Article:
Small disparate groups of us filed in haphazardly towards stark rows of neatly arranged church pews. There was a slow-moving old man with tightly closed eyes shepherded caringly by a gaggle of family members, followed by an odd assortment of tired-looking middle-aged couples attired uniformly in anoraks and synthetic-soled footwear. With fifteen minutes remaining before curtain up, the short, hard, wooden benches were mostly occupied. The backdrop to this illusory casting call for Walking Dead extras is the impressive St Nicholas baroque church in Prague’s old town square. Tonight we are most fortunate to receive a concert of Handel, Beethoven, Mozart and Corelli, performed on the 4,000-pipe organ that Amadeus himself played a quarter century ago.
Certainly this form of entertainment is highly popular in Prague, with anything remotely resembling a church offering classical recitals to the post iron curtain bustling hordes. Church concerts and specialized museums are cultural fare in the heart of central Europe. Visitors can treat themselves to Czech beer and pretzels then onto the Museum of Czech Beer, Museum of Sex Machines, and the Museum of Communism.
At two minutes before showtime a dreary itinerant-looking man appears and clunks the big church doors closed. Subsequent echoing clonks and clicks signify the employment of large medieval-like door locking mechanisms. Then, with slightly more ceremony, the drab gray drifter pulls a large crimson velvet curtain across the church’s double doors and switches off the main lights. The lights don’t dim like they do in the theater; they just click off like they do in the bathroom. Instantly and collectively, as though we were all just buckled into a Universal Studio theme ride, we recognize that we had reached the point of no return. We have committed.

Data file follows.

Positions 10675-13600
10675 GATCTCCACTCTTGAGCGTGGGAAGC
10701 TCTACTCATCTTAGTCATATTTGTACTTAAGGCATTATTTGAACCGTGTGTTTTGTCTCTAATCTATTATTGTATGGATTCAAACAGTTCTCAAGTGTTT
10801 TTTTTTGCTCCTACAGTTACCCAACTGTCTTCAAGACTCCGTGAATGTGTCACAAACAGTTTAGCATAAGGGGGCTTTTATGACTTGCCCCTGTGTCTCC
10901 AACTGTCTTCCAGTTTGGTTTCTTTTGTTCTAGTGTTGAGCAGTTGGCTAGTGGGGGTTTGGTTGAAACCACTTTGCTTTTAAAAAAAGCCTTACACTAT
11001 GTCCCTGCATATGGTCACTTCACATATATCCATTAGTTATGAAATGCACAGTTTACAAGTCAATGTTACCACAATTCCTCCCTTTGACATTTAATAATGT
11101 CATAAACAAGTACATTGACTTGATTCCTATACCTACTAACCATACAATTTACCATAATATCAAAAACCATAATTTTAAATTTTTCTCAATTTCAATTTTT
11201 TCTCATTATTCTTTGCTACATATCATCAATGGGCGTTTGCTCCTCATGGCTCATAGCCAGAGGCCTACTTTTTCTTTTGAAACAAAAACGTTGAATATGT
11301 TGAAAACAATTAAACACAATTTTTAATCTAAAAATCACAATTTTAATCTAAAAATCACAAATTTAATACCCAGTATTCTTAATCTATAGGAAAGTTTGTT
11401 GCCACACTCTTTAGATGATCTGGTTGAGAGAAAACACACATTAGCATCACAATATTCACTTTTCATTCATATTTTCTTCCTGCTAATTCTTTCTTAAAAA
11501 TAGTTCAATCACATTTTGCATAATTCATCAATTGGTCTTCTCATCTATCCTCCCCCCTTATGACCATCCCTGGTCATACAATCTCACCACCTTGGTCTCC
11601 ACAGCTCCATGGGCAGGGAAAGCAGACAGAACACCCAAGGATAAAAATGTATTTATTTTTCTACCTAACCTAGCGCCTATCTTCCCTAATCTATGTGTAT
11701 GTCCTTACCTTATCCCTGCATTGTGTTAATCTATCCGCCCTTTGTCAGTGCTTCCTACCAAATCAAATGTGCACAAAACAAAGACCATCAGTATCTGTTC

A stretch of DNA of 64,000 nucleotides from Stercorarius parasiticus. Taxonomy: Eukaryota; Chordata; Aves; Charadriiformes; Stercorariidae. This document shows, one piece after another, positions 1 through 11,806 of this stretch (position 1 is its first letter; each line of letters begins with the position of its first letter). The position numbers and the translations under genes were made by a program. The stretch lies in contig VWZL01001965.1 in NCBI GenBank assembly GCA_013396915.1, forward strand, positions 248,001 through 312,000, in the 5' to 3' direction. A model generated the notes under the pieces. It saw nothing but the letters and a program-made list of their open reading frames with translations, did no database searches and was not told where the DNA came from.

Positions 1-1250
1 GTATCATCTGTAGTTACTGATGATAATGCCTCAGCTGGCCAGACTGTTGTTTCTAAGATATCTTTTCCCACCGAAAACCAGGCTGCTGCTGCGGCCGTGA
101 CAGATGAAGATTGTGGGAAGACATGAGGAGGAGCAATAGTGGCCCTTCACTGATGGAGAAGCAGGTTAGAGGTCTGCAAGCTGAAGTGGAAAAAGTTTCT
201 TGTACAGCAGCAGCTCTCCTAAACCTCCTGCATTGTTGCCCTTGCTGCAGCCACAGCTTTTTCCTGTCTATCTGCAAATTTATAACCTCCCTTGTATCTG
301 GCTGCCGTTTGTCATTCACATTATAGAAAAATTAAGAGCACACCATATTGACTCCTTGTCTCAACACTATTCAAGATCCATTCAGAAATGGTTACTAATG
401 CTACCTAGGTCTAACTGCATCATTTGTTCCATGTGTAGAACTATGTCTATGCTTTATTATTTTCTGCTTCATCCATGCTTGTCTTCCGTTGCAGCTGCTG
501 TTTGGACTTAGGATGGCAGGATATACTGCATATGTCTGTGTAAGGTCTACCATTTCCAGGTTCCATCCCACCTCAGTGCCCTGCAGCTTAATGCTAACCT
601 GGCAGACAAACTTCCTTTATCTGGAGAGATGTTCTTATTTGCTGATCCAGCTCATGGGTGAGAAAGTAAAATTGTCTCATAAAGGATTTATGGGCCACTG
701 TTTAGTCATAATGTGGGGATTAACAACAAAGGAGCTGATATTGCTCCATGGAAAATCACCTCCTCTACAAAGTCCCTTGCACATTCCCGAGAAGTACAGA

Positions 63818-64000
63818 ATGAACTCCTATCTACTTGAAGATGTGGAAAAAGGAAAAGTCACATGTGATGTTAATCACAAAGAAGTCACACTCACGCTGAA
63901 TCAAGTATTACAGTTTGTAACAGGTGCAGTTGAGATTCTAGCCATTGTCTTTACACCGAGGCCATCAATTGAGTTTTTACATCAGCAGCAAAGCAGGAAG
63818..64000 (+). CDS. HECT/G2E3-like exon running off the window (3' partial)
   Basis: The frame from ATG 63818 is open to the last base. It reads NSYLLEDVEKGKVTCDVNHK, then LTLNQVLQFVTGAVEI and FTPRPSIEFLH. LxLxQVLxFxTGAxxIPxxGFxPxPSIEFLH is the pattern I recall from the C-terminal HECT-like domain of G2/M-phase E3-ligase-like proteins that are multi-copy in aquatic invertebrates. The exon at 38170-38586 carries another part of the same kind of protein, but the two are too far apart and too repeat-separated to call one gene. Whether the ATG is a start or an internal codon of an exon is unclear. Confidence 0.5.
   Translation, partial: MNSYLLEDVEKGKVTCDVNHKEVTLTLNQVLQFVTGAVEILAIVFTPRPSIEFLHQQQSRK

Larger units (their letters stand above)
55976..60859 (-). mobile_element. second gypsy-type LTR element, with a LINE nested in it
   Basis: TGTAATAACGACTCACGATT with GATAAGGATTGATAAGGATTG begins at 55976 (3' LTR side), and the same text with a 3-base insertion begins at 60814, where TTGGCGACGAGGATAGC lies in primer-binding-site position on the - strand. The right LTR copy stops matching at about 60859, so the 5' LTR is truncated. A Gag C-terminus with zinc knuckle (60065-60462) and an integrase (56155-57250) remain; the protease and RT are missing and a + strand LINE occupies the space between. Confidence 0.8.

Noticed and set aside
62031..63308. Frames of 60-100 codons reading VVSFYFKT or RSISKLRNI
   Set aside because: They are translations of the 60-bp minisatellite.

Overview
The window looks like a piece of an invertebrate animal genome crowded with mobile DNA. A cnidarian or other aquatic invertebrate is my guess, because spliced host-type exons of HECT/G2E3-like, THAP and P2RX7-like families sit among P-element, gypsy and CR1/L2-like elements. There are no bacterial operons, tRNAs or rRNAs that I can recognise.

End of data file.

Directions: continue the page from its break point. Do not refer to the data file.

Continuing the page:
Waiting for some sign from above our motley congregation sits in fidgety silence, save for the rustling of anoraks, staring ahead at the ornate church pulpit and the beige and pink fresco-adorned walls of the 18th century parish. As a child, my parents compelled me to go to church but it was never this significant or historic, and I would not have been thinking about Mozart as I sat there endlessly counting light fixtures while the Minister rambled on about the prodigal son.
Eventually we hear the lustrous and metallic fade in of a violin’s lower range as we understand we are being treated to one of Handel’s lesser-known Sonatas for violin and organ. But where is it coming from? A collection of uncoordinated anoraks swivel around searchingly. Aaaah, up on the next floor directly behind us, next to Mozart’s pipes. So this is the experience: you sit there in your windbreaker looking ahead at the wall while two unseen guys, probably wearing jeans, ramble through obscure masterworks behind you for what seems like an eternity. For what it’s worth, the acoustics were good, but would likely be similar in an empty warehouse.
After thinking initially that I wished I were elsewhere I then started to wonder how I could palm this off as a windswept and interesting world-class experience, doing unto others as had been done unto me. But after another mysterious sonata and a fugue I realized my arse was getting numb on the 18th century hardwood bench. There were not many positions one could adopt on that cold hard lumber and I started to alternate between classic praying and sleeping on the train. My watch told me I had at least three quarters of an hour remaining, but luckily I remembered I had just downloaded onto to my iPhone 6 plus, Frederick Taylor’s latest book on the allied carpet bombing of Dresden. So I figured I was set for the next hour or so as long as I could maintain reasonable blood circulation in my lower body. My wife leaned over and whispered solemnly, “I wish I’d gone to the Museum of Torture. That would’ve been more fun.”